A redesigned, affordable endoscope could revolutionize cancer screening in impoverished countries.
The prototype endoscope, which can be used to check the upper part of the digestive tract for cancer, was created by a team from Leeds University. Instead of the typical mechanical system made up of cables and cogs, the simplified device consists of a handheld control column and a disposable section made up of a silicon tube and capsule that holds the tiny camera. The endoscope is pneumatically operated, and the disposable modules eliminate the need for cleaning between patients.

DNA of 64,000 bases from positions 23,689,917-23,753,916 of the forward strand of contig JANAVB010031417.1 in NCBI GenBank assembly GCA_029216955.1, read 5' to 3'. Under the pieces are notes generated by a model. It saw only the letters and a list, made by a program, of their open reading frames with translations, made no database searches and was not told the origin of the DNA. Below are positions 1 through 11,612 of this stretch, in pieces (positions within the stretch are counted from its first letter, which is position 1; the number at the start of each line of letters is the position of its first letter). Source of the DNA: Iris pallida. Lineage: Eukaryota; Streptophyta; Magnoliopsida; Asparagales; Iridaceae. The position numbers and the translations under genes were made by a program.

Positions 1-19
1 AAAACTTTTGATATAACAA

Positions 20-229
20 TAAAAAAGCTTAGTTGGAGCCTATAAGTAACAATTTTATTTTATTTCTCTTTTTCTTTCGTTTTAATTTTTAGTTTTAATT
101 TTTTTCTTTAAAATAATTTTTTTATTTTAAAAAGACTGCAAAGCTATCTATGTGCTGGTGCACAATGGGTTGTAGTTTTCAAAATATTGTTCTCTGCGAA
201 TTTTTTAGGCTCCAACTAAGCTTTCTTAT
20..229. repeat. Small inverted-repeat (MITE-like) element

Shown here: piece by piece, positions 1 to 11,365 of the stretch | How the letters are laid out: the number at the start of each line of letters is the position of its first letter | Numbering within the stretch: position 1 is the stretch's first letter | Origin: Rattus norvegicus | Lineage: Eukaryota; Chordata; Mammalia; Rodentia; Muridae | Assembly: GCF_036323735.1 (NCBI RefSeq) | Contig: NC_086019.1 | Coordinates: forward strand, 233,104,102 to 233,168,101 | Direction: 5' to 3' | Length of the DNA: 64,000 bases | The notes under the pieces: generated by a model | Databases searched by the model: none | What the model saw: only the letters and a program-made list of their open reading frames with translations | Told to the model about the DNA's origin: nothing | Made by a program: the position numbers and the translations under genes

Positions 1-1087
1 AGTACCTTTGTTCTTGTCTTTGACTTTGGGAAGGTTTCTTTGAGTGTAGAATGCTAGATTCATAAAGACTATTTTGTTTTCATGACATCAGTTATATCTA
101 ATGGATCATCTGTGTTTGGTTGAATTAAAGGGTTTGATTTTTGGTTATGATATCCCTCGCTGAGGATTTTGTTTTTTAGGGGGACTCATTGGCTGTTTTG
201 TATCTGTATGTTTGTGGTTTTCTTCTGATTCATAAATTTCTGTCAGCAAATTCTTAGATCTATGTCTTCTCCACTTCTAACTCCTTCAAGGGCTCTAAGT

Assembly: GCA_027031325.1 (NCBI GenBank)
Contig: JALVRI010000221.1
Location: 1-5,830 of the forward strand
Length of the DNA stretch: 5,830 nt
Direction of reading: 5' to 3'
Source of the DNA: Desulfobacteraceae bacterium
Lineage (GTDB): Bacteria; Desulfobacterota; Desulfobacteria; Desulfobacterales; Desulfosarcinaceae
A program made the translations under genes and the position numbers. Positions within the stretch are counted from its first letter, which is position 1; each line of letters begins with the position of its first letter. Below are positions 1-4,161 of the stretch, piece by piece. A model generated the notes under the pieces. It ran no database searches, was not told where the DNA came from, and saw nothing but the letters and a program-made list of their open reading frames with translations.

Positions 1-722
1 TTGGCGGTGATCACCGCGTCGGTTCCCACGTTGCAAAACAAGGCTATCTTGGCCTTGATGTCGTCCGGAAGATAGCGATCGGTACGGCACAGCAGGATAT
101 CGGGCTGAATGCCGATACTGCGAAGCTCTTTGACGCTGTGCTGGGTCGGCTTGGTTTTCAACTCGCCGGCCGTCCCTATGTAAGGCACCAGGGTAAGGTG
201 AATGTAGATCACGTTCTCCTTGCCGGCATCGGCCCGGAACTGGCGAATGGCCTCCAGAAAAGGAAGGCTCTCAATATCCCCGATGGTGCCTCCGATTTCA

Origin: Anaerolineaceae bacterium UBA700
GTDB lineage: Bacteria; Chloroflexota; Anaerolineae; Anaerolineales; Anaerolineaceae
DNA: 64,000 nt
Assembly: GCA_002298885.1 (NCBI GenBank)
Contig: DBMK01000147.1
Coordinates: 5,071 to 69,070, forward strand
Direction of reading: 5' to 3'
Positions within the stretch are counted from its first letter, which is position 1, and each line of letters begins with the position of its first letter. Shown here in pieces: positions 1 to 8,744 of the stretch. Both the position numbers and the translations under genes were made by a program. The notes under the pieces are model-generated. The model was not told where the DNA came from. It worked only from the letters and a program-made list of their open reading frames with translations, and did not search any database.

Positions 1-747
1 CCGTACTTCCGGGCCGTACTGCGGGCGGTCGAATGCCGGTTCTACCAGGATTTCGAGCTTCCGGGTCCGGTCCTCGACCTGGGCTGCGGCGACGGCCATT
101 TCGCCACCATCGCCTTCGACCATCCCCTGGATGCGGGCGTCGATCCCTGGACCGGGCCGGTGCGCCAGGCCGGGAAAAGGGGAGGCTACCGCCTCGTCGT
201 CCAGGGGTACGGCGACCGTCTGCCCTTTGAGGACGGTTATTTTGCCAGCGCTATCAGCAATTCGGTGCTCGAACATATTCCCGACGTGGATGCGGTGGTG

According to professor Pietro Valdastri, "By radically re-thinking the way the device works, is manufactured and operated—we have come up with a solution that is a fraction of the cost of conventional endoscopes. Based on the prototype, we estimate the device could be manufactured for around £40. Currently, conventional endoscopes cost roughly £80,000.”
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